Nick Tullius &
Jody McKim Pharr

The Banat Villages
Home of the Danube Swabian for over 200 years.




Arad County - Western Romania



Village History

by Alf Kührt
Published at 02 Oct 2015 by Jody McKim.

The settlement of the small hamlet of "Komlos" (Hungarian for "hops village"), twenty one kilometres north of Arad, wasn’t started by the imperial Viennese court, but on the initiative of the Hungarian Baron Jakab Bibics, the land owner of the whole region. "Komlos" soon became "Old-Sanktanna".

Next to it, on the waste land "Fako" (Hungarian for "pale colours") - today the name of a village quarter - the twin settlement "New-Sanktanna" was founded. The name Sanktanna goes back to an ordinance by Maria Theresia, Empress of Austria and Queen of Hungary.

The village grounds were laid out like a chessboard, one that could hardly be more beautiful or more regular. Imagine a six by six square of dice. That would make thirty six house squares, take two dice out of the middle to make room for the big market-place. It reminds one of a Viennese military plan.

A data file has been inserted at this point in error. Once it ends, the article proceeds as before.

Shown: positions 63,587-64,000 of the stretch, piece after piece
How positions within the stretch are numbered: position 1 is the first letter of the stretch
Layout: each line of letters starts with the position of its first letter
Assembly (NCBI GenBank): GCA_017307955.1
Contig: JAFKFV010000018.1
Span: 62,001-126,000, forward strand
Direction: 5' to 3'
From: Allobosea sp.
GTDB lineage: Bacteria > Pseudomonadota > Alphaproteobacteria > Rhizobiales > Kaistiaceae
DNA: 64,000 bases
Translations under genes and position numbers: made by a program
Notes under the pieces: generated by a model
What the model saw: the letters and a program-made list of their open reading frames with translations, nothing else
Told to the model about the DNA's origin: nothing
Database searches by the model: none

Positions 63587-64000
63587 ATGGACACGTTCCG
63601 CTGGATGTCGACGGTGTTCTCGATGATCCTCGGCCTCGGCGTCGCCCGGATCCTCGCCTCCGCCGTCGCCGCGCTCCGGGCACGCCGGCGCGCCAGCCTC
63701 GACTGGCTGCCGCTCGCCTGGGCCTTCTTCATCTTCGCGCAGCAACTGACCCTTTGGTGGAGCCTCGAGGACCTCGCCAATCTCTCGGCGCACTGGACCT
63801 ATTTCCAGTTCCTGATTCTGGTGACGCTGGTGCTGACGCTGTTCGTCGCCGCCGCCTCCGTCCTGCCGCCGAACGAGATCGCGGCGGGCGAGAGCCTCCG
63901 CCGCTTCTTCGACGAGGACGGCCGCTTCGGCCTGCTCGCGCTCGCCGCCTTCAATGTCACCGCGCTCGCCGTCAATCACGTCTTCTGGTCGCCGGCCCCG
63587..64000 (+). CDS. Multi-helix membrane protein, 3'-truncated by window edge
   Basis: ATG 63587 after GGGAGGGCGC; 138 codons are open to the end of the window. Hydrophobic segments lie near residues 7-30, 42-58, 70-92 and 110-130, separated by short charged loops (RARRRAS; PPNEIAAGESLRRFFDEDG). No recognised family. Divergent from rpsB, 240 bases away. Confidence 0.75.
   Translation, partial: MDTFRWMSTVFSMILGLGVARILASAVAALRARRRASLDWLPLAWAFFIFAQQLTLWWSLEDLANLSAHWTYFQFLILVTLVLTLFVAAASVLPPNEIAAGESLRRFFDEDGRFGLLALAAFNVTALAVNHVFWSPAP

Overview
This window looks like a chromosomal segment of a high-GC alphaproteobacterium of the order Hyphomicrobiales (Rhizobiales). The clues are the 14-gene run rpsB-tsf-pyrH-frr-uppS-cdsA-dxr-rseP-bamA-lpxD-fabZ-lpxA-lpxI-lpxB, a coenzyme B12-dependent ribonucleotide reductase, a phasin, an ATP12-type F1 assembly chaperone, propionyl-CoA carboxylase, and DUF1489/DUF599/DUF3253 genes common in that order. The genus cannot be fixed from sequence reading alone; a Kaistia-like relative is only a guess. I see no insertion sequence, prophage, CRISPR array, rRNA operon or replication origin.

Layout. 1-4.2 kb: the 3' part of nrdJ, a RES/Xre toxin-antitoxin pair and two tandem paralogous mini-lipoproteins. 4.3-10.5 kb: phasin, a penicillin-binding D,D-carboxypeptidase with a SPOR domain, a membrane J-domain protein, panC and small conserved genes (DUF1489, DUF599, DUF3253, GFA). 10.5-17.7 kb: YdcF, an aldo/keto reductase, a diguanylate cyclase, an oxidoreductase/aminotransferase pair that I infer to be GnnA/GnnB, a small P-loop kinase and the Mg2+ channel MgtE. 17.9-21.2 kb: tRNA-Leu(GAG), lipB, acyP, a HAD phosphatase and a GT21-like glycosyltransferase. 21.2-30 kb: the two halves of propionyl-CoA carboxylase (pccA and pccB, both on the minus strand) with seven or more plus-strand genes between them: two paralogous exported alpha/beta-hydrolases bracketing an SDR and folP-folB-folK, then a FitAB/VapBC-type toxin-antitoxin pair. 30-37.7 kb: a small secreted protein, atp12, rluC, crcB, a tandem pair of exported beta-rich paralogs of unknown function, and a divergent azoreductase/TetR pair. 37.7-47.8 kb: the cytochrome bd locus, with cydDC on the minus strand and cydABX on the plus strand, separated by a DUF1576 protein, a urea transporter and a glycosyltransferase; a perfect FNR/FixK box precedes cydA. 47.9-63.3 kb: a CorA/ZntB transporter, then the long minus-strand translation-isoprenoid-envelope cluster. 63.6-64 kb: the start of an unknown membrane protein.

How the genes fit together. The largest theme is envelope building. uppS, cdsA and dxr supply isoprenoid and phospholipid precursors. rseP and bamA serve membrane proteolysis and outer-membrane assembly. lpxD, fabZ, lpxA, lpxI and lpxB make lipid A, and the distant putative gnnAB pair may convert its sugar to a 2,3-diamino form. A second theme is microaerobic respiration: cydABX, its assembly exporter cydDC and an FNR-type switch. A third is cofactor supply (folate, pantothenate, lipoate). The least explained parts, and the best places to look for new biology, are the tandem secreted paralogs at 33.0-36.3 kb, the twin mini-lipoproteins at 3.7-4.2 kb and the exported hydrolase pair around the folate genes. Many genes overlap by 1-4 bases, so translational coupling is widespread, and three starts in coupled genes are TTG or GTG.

Until about 1742 Komlos belonged to the imperial military frontier, which protected the Theiß-Marosch region since the Peace of Karlowitz (1699).

Sanktanna was founded around 1742 in a time of change: the end of the military frontier, the joining of the Counties of Arad and Zarand, and the introduction of the local Hungarian aristocratic administration.

One imagines: fallow land, brushy steppe countryside, several dozen houses - and something uncommon: a complex of buildings, the "Gymnasium" (secondary school for grades 4 to 12) and the Piarist monastery, surrounding the church in form of a horseshoe. Baron Bibics had summoned to Sanktanna this order of monks, which started its work there in 1751.

The new settlers weren’t free farmers at all. Rather they were the living property of the noble lords of the manor, Bibics and Fekete, and so were robbed of freedom of movement. There were complaints to Vienna (1752), escape attempts into the freer Banat (1763) - where the second wave of Swabian settlers came - people were brought back by force. They had an obligation to perform compulsory labour. Through their diligence they were later able to purchase their freedom and to buy land.

More and more craftsmen were able to free themselves from compulsory labour. Proof of this early progress was the granting of market rights by the Empress Maria Theresia and the foundation of the first Guild of Bootmakers in Arad County.